Social media has heralded not only a new way to communicate, but also a very different way to do business. A tension is emerging around the application of traditional business tactics in this new medium.

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Recently, a crop of tactics have emerged on Facebook, Twitter and Instagram that could be considered ethically dubious, or at least inauthentic. In short form, we call it friend- or social-poaching. A familiar term from junior high school days, but with potentially more serious implications than hurt feelings or social exclusion when it comes to business.

Essentially, it is a Friends-of-Friends strategy to gain more likes, fans and followers to increase access to potential market and grow email contact lists. It involves monitoring the feeds of influential friends and strategically liking and commenting in online conversations followed by a direct friend request. Usually a canned or packaged invitation is sent via a private message to your personal profile or business page asking for more direct engagement. Largely, these interactions are initiated solely for the purpose of eventually making a sale.

It’s a kind of network marketing that can be very effective. But is it right?  Many in the field don’t endorse this tactic as a way of building relationships online. It takes advantage of genuine trust and real relationships built on shared personal or professional interests.

Given the power and reach of digital ecosystems, not only are friends vulnerable, but so are hard-earned business contacts, particularly those that happen to be friends, too. Because your social media feed is the point of introduction, you essentially become complicit in reducing your friends to the status of consumers.

According to Ronald Sharp, a professor at Vassar, “… social poaching stems from an inappropriate or distorted view of what friendship is. It views friendship as a zero-sum game, or as an attempt to maximize your resources. It converts the natural generosity of friendship into a kind of investment.”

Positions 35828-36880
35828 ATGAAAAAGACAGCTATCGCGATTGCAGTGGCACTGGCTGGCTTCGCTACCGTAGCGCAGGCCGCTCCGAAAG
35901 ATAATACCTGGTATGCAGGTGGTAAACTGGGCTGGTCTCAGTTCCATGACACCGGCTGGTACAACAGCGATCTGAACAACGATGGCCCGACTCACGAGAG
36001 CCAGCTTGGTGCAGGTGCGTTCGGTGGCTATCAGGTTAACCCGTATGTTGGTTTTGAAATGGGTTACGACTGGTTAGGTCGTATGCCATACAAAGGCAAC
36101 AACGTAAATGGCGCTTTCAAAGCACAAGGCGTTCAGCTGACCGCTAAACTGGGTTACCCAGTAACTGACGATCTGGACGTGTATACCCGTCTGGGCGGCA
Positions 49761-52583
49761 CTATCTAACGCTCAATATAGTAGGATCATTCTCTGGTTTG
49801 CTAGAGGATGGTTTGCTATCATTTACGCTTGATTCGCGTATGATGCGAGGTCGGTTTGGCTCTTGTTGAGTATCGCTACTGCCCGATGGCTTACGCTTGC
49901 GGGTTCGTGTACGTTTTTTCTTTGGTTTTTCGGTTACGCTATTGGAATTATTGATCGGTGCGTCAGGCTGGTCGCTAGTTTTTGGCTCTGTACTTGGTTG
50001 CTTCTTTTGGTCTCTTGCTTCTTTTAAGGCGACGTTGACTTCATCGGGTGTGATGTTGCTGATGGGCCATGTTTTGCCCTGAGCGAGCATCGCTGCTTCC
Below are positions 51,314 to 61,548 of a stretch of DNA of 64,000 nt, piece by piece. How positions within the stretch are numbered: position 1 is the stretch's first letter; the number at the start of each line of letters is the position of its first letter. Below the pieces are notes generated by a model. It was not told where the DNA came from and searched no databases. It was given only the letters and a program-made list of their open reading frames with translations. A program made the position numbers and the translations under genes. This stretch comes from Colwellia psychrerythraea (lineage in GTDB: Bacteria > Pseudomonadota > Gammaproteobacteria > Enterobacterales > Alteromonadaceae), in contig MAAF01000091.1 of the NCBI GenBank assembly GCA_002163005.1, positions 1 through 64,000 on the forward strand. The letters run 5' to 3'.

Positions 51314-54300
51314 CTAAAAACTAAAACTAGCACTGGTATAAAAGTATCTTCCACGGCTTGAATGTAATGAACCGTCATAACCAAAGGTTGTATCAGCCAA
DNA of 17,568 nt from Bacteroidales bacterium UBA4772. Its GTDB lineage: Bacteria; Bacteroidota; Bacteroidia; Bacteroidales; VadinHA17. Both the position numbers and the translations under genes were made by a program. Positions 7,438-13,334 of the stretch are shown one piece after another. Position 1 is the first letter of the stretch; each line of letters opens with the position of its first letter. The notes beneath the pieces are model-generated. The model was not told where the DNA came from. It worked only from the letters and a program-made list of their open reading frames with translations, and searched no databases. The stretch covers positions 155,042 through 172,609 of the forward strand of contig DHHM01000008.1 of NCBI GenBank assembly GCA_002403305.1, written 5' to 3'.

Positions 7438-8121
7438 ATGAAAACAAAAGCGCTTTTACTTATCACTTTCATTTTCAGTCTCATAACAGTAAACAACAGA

Me, I’m in favour of an abundance of generosity, along with openness, trust and transparency, and I prefer not to reduce friends and clients to simply fans and followers. Which brings us full circle to the question we must ask ourselves, in this wired world: What are people for?

Vicki McLeod is a Maple Ridge Social Chick , the  host of Everyday Happiness: The Pajama Podcasts and is a business and personal coach and consultant. She is a speaker at the Canadian Internet Marketing Conference in March, and is happy to answer your social media or business questions. Find her at www.mainstreetcommunications.ca

Social Media Content & Connections Workshop October 12, 2012

Wanting to learn how to share great content that will engage your audience on Facebook? How about learning to network effectively on LinkedIn to build your professional connections? The Social Chicks have invited Donna Willon of Focused Networking to join us to offer a day-long workshop on getting your business connected! Register with the Chamber of Commerce Serving Maple Ridge and Pitt Meadows today!

Here are details on the day’s events:

Session 1—10:15am—noon
Creating Effective Social Media Content with The Social Chicks

Want more engagement on your Facebook page? The Social Chicks will run you through what type of content is most effective to increase engagement. The Facebook Content & Engagement session will cover:
·         Developing great content for Facebook
·         What are the elements of great content
·         How to add value—what is good information
·         How to use, photos, videos, add links
·         How to build  relationships online
·         How to network

*This session will focus on the creative aspects of using Facebook for business rather than the technical set-up of a Facebook page.

Session 2 —12:45pm—2:00pm
Build Your Business Connections on LinkedIn with Donna Willon

As a professional, how do you stand out from the crowd and differentiate yourself from the millions of professional users on LinkedIn? This session will show you  how to  maximize your LinkedIn profile and company page to grow your networks. The LinkedIn session will cover:
·         Why Use LinkedIn
·         Your LinkedIn Profile – and all the components to make it exceptional
·         Who to invite onto LinkedIn and Why
·         How to build a strategic team
·         How to sort and manage your contacts on LinkedIn
·         The importance of groups – which ones to join and why
·         Applications to use on LinkedIn
·         Your Company Page on LinkedIn

Hope to see you there!